The hollow cylindrical welding head 3, when the torch is assembled, is securely fitted into an indentation in the left-hand end of tube 5, so that the axes of the two tubes form an internal angle of, say, 113.5.degree.. The upper portion of welding head 3 is 1/2 inch (1.3 cm.) in outer diameter and 5/16 inch (8 mm.) in inner diameter in the central chamber, which measures about 13/16 inch (2.0 cm.) along the axis. Between the two ends, the diameter of the upper portion of welding head 3 is slightly recessed to accommodate an insulating sleeve (not shown). The upper end 3b is internally screw-threaded for a distance of, say, 1/4 inch (6 mm.) along the axis. The connecting collar 3c at the lower end, which is stepped back relative to the upper portion, to an outer diameter of 1/4 inch (6 mm.), is both internally and externally screw-threaded for an axial distance of 1/4 inch (6 mm.).

The insulating handle 6 is of hard rubber, or some other suitable insulating material, and is somewhat frustroconical in shape so that it can be easily grasped, extending 1 3/8 inches (3.5 cm.) along the axis. A screw-threaded portion 6a, which is just under 5/16 inch (8 mm.) in outer diameter and reduces to an internal diameter of about 1/8 inch (0.3 cm.), projects an axial distance of about 1/4 inch (6 mm.) from the lower end and is designed to mate with and screw into the internal screw-threaded portion 3b of the cylindrical head 3, against the internal rubber gasket 6b.

Specifically, for use during the inert gas shielded welding, a slitted or splined electrode retainer, shown at 9 in FIG. 1, is interposed into the cavity 3a of the welding head 3, with its axis disposed parallel to the axis of the cavity. Electrode retainer 9 is 11/8 inches (3 cm.) long. The body portion has an outer diameter of 1/8 inch (3.5 mm.) and an inner diameter of 3/32 inch (2.5 mm.). The lower end 9a has a pair of diametrical slits 9b, 30 mils wide, extending 3/4 inch (1.9 cm.) above the open lower end. The electrode retainer 9 functions to hold in place the nonconsumable electrode 21, which is tightly secured when the projection 6a of the handle 6 is screwed into place in the screw-threaded portion 3b of the welding head 3.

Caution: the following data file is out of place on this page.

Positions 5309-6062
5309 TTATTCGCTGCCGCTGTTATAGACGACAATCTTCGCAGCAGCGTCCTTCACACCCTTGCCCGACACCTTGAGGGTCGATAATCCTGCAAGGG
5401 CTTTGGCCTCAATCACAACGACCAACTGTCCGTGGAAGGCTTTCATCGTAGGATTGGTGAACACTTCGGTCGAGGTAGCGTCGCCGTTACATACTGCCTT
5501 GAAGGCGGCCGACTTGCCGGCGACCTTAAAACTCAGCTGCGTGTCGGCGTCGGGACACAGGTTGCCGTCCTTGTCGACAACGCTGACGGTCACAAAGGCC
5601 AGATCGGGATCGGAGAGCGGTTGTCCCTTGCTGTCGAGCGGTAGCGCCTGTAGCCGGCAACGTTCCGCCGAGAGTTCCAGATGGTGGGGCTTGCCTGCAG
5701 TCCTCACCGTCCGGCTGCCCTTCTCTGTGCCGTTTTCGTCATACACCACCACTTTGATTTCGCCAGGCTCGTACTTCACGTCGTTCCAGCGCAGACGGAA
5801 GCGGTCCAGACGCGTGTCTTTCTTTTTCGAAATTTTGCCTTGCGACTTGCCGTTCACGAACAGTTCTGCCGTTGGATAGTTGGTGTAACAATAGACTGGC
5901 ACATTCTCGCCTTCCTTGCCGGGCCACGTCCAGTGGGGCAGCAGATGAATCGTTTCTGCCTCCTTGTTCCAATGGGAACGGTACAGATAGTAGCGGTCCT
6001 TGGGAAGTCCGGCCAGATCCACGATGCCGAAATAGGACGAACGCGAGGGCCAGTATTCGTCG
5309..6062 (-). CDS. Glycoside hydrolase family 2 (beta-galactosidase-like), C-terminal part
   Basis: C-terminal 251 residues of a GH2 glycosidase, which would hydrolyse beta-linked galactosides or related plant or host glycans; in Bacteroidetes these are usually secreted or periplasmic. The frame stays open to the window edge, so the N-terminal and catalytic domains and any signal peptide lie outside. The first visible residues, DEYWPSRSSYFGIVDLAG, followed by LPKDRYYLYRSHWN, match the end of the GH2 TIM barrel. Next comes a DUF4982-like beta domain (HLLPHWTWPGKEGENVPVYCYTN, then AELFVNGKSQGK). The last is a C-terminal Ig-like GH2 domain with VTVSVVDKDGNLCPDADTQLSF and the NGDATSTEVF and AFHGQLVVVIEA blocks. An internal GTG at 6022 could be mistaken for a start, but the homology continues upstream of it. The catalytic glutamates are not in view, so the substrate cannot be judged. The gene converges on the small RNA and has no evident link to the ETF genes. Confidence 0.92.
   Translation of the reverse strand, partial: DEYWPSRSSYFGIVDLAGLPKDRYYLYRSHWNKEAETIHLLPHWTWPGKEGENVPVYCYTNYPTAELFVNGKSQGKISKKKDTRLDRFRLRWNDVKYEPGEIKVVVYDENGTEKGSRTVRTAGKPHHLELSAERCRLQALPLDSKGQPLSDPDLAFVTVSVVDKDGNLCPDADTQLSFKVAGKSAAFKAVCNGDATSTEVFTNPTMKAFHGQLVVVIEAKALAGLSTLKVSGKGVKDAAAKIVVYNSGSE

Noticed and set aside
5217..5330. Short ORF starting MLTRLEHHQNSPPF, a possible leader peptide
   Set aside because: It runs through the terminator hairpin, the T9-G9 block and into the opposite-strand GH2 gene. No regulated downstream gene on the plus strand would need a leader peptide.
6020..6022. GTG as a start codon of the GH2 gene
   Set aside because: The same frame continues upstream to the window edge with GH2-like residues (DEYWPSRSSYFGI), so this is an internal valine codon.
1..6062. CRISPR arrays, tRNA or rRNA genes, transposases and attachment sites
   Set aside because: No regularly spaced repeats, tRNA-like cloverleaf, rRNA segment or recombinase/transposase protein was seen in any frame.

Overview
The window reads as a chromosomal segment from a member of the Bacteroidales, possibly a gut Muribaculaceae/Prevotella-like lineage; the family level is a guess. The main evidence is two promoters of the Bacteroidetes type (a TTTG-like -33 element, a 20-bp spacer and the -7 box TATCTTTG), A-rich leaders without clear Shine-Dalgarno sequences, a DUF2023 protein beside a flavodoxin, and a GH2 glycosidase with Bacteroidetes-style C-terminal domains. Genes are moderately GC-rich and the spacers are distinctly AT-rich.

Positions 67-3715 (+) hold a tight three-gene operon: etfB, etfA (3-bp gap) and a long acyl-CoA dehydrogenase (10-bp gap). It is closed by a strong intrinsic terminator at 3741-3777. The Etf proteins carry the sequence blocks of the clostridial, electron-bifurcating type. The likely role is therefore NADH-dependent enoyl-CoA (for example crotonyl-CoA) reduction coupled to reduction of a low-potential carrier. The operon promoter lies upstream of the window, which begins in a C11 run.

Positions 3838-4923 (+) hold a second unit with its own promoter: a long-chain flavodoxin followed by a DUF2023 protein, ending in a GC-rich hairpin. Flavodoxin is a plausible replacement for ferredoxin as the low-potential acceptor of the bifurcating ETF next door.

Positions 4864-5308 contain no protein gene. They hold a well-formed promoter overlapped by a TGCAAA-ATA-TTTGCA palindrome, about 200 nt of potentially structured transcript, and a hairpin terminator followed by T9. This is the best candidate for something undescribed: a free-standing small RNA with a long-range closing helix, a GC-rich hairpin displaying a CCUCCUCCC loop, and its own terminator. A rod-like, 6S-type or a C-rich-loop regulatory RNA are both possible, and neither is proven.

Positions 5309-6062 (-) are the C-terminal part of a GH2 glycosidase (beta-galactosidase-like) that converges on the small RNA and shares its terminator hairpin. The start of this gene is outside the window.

A particular feature of the present invention is the combination collet body 7, which is shown in enlarged detail in FIG. 4, in longitudinal section in FIG. 5, in longitudinal elevation in FIG. 6, and in lower end elevation in FIG. 7.

In the present illustrative embodiment, the combination collet body 7 is 15/16 inch (2.4 cm.) in overall length, having an upper connecting end 7a, a body portion 7b and a slitted or splined chuck member 7c. The upper part of body portion 7b is 5/16 inch (8 mm.) in outer diameter at shoulder 7e adjacent screw-threaded end 7a. The latter, which is externally screw-threaded, extends about 1/4 inch (6 mm.) in an axial direction above shoulder 7e and has an outer diameter of just under 1/4 inch (6 mm.), so that it is accommodated in the internal screw-threaded portion 3c of head 3. Body portion 7b, which is a rounded frustroconical shape, extends about 1/4 inch (6 mm.) along the axis and is constricted at its lower end to an outer diameter of 1/4 inch (6 mm.) at the plane where the bifurcated or slitted cylindrical chuck member 7c is concentrically formed in integral relation with the body portion. Chuck member 7c extends about 3/8 inch (9 mm.) in an axial direction. Its two longitudinal slits 7f are each about 30 mils wide, extending along the length of the chuck, the slits separating it into two halves along a diametric plane. It will be understood, of course, that the chuck 7c is not limited to two longitudinal slits, but could have a plurality of slits, so that the chuck could comprise a plurality of longitudinal splines. The inner diameter of central opening 7h of chuck 7 is 1/8 inch (3 mm.), which enables it to accommodate either the consumable electrode used for open arc welding or to pass through the nonconsumable electrode used for inert gas shielded welding. A plurality of gas vent openings 7g (which number four in the present embodiment), each about 1/16 inch (1.5 mm.) in diameter, are symmetrically disposed around the lower end of body portion 7b adjacent the upper end of chuck member 7c. Two of the openings are connected to the ends of diametrical slits 7f. The body portion 7b is flattened at two opposite sides with planes 7d, about 3/16 inch (4 mm.) wide at the top, to provide gripping positions for a wrench in tightening and loosening the collet body 7 when it is interposed in the torch head 3.